Respondent's second and principal contention is that although its application did not meet the requirements of § 19(b) and it therefore is barred from attacking the validity of the merger, condition in the Court of Appeals, nothing precludes that court itself from raising, considering and sustaining the same objection, sua sponte. Respondent's error appears on the face of the statute. Section 19(a) first precludes the bringing of any proceeding in a Court of Appeals to review an order of the Commission, unless the person bringing it previously has applied to the Commission for a rehearing on that order. Section 19(b) then expressly precludes the consideration by the court of any objection to an order of the Commission, unless the objection shall have been urged before the Commission in the application for rehearing. As the court is thus expressly precluded from considering an objection when, without prior application to the Commission, that objection is presented to the court by the party directly aggrieved,4 it cannot be assumed that Congress intended to permit the same court to consider the same objection, under the same circumstances, sua sponte, merely because the objection was not presented to the court by the party aggrieved. Section 19(b) reflects the policy that a party must exhaust its administrative remedies before seeking judicial review. To allow a Court of Appeals to intervene here on its own motion would seriously undermine the purpose of the explicit requirements of § 19(b) that objections must first come before the Commission.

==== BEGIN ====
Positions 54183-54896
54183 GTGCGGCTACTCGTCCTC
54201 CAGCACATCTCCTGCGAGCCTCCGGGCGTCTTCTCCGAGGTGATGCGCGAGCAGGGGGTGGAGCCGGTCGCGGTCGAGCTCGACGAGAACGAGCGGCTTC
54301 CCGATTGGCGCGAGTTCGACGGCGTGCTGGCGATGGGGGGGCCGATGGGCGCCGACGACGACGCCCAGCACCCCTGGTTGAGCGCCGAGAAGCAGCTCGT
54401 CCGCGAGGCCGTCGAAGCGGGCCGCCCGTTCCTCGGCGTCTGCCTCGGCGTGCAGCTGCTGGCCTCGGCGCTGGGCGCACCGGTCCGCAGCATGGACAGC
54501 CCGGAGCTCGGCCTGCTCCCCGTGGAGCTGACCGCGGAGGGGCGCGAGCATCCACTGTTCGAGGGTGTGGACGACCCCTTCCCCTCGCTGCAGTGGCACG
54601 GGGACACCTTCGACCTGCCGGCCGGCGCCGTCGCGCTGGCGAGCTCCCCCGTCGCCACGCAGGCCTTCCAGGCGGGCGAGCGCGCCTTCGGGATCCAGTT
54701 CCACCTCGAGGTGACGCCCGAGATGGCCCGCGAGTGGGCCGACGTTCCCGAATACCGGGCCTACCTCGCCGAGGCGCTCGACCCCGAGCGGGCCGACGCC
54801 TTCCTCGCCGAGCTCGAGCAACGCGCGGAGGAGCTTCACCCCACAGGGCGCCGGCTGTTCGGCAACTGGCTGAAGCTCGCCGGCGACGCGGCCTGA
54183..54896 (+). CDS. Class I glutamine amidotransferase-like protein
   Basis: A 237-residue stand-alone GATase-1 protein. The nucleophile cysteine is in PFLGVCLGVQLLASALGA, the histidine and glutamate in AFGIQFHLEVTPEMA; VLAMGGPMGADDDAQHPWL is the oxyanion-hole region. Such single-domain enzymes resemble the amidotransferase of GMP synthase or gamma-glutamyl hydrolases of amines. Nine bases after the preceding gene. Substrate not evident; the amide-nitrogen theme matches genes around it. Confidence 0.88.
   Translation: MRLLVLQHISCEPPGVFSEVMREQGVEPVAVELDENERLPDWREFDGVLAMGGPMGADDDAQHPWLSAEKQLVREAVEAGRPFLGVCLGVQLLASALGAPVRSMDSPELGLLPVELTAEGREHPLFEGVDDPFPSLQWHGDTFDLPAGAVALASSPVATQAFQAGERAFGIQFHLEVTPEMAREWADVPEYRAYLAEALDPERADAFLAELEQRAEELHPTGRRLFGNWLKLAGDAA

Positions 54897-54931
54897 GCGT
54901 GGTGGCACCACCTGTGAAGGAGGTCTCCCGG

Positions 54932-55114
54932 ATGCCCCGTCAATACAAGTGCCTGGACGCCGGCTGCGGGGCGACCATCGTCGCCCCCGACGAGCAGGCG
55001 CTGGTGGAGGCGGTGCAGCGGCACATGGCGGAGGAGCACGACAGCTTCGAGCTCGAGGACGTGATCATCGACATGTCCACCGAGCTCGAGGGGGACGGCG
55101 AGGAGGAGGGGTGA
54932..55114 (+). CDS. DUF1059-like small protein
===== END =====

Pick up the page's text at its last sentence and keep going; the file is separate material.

Section 10(e) of the Administrative Procedure Act does not require a different result.5 That Act purports to strengthen, rather than to weaken, the principle requiring the exhaustion of administrative remedies before permitting court review. The Senate Committee, recommending the bill for that Act, said:
'A party cannot wilfully fail to exhaust his administrative remedies and then, after the agency action has become operative, either secure a suspension of the agency action by a belated appeal to the agency, or resort to court without having given the agency an opportunity to determine the questions raised. If he so fails he is precluded from judicial review by the application of the time-honored doctrine of exhaustion of administrative remedies. * * *' (Emphasis supplied.) S.Doc. No. 248, 79th Cong., 2d Sess. 289, n. 21.
Furthermore, § 10, by its own terms, is made inapplicable in 'so far as (1) statutes (as here) preclude judicial review', and § 10(e) applies only to situations where the question at issue has been properly 'presented,' as has not been done here. It is not a reasonable interpretation of the general terms of that Act to hold that they repeal the administrative procedures specifically set forth in the Natural Gas Act.